Does informal care delay nursing home entry? Evidence from Dutch linked survey and administrative data

Julien Bergeot*, Marianne Tenand

*Corresponding author for this work

Research output: Contribution to journalArticleAcademicpeer-review

1 Citation (Scopus)
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Abstract

We assess whether informal care receipt affects the probability of transitioning to a nursing home. Available evidence derives from the US, where nursing home stays are often temporary. Exploiting linked survey and administrative data from the Netherlands, we use the gender mix of children to retrieve exogenous variation in informal care receipt. We find that informal care increases the chance of an admission within a three-year period for individuals with severe functional limitations, and increases the costs incurred on formal home care. For individuals with mild limitations, informal care substantially decreases total care costs, whereas its effect on nursing home admission is unclear. Further, informal care results in lower post-acute care use and hospital care costs, and does not increase mortality. Promoting informal care cannot be expected to systematically result in lower institutionalization rate and care costs, but it may nonetheless induce health benefits for its recipients.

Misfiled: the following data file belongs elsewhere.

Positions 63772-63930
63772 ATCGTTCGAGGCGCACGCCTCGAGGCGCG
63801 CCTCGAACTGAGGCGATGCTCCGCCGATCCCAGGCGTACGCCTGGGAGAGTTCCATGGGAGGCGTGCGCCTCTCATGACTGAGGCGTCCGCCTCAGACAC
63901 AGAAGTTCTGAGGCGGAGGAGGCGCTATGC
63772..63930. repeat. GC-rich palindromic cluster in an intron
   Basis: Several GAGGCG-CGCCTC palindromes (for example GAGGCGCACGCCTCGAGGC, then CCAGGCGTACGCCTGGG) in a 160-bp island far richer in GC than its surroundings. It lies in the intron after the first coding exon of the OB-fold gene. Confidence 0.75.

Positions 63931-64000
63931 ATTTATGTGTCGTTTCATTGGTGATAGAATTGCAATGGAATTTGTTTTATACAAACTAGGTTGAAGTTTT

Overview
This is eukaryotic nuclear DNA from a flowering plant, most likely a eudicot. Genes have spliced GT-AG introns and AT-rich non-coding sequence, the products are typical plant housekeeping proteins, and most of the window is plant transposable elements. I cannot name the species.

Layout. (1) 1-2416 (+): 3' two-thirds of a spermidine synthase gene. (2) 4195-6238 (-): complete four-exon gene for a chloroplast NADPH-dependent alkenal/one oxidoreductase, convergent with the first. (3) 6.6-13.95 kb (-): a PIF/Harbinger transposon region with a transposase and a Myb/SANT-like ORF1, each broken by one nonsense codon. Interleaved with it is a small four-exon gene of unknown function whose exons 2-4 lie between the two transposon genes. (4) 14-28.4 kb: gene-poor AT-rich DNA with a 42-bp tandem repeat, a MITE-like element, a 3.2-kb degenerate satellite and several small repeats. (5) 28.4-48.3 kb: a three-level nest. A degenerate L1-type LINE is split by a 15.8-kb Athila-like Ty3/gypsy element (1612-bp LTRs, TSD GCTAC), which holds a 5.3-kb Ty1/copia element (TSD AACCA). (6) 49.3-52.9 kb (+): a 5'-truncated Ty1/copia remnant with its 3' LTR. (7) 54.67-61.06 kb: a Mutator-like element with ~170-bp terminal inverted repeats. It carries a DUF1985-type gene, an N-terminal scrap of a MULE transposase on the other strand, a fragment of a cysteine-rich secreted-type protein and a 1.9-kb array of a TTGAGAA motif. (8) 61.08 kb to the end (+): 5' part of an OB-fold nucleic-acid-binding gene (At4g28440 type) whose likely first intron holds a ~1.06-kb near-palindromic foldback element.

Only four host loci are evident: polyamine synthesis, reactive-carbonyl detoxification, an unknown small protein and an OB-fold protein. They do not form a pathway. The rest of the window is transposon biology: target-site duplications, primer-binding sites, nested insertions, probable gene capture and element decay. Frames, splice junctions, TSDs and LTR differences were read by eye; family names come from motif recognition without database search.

Original languageEnglish
Article number102831
JournalJournal of Health Economics
Volume92
DOIs
Publication statusPublished - Dec 2023

Bibliographical note

Publisher Copyright:
© 2023 The Author(s)

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